the first time from outside the political world, the 'Left' of the Senate have wished to manifest their good disposition toward the sciences; and, if I am happy in having been chosen on that ground, I am especially happy that anthropology should have acquired so much importance in public opinion as to be called to have its representative in the Senate." A banquet was given him by his friends in honor of his nomination, when he made a remark which had a singular bearing in connection with his sudden death: "My friends, I am too happy .... Yes, I am too happy. If I was superstitious, I should regard my nomination to the Senate as the presage of some great misfortune, perhaps as the presage of death." On the 6th of July, 1880, he was seized with a fainting-fit at his place in the Senate. He resumed his work on the two following days, but was attacked again at midnight on the 8th, and died in ten minutes. His organs were found to be all sound, and his death was attributed to cerebral exhaustion arising from overwork.
For forty years Broca lived a life of persistent work. While still a student, he would pass his nights reading scientific works and journals pen in hand, to note down what he found most interesting. For three years, although he was otherwise the busiest of the professors, he delivered his lectures twice a week, while his colleagues were satisfied to give a single lesson. He was accustomed to spend much time every day at the laboratory, dissecting, drawing, or superintending the modeling and classification of new specimens; and he also devoted most of his evenings to anthropology. The pressure of his duties finally became so great that he could only afford one hour an evening for his favorite work, and he took from eleven o'clock till midnight, promising his family that he would not study later.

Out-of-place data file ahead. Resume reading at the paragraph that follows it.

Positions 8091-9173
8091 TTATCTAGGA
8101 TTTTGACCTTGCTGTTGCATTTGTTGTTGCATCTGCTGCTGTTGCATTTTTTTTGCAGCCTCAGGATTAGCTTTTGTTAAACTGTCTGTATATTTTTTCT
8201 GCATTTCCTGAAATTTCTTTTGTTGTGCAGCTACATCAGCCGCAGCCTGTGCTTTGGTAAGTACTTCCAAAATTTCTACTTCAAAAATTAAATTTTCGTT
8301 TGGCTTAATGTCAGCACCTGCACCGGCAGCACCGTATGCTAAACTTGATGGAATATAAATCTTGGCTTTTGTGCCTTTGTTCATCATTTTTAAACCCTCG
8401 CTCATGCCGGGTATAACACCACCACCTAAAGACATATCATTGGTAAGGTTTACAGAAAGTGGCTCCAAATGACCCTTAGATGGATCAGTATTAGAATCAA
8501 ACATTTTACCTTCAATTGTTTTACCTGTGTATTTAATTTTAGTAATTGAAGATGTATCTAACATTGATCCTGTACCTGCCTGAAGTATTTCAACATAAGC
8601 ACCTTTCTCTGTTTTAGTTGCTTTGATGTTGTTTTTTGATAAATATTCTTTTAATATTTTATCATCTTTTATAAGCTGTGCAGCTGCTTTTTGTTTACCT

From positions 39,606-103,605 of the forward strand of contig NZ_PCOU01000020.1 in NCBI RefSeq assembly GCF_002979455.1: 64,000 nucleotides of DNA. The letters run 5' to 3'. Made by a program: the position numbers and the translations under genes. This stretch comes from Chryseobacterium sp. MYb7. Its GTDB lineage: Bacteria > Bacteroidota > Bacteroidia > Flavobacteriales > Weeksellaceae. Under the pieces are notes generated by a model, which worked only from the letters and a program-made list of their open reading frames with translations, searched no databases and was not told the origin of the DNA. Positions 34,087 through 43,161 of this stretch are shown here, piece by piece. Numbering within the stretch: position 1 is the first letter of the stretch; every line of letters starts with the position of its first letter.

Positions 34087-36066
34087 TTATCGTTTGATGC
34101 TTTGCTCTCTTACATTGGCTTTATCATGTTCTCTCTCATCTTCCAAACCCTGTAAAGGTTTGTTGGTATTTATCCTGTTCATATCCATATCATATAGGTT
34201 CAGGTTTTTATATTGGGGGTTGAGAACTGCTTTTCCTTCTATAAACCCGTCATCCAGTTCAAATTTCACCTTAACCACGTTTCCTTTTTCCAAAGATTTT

As a teacher, says M. Bertillon, he was clearness itself. His passion for truth spoke in his lectures, and he would never leave a subject till he could see the understanding of it reflected in the face of every hearer down to the simplest child. He was always ready to ignore the interests of his own ambition for the sake of those of science, and insisted on retiring from the presidency of the Anthropological Section of the French Association in 1876, so that the honor might be open to others. His style was simple and elegant, and combined the graces of the man of taste and the lover of poetry with the preciseness of the scientific student. In his personality his features were less important than the expression that animated them. In personal intercourse his vivacity, his originality, his fertile memory, and his inexhaustible resources in quotations and anecdotes, made him a charming talker. He was as familiar with questions of aesthetics and literature as with those of politics and science; was interested in everything, and had his own well-reasoned views on everything. In all things love of truth was the great passion of his life.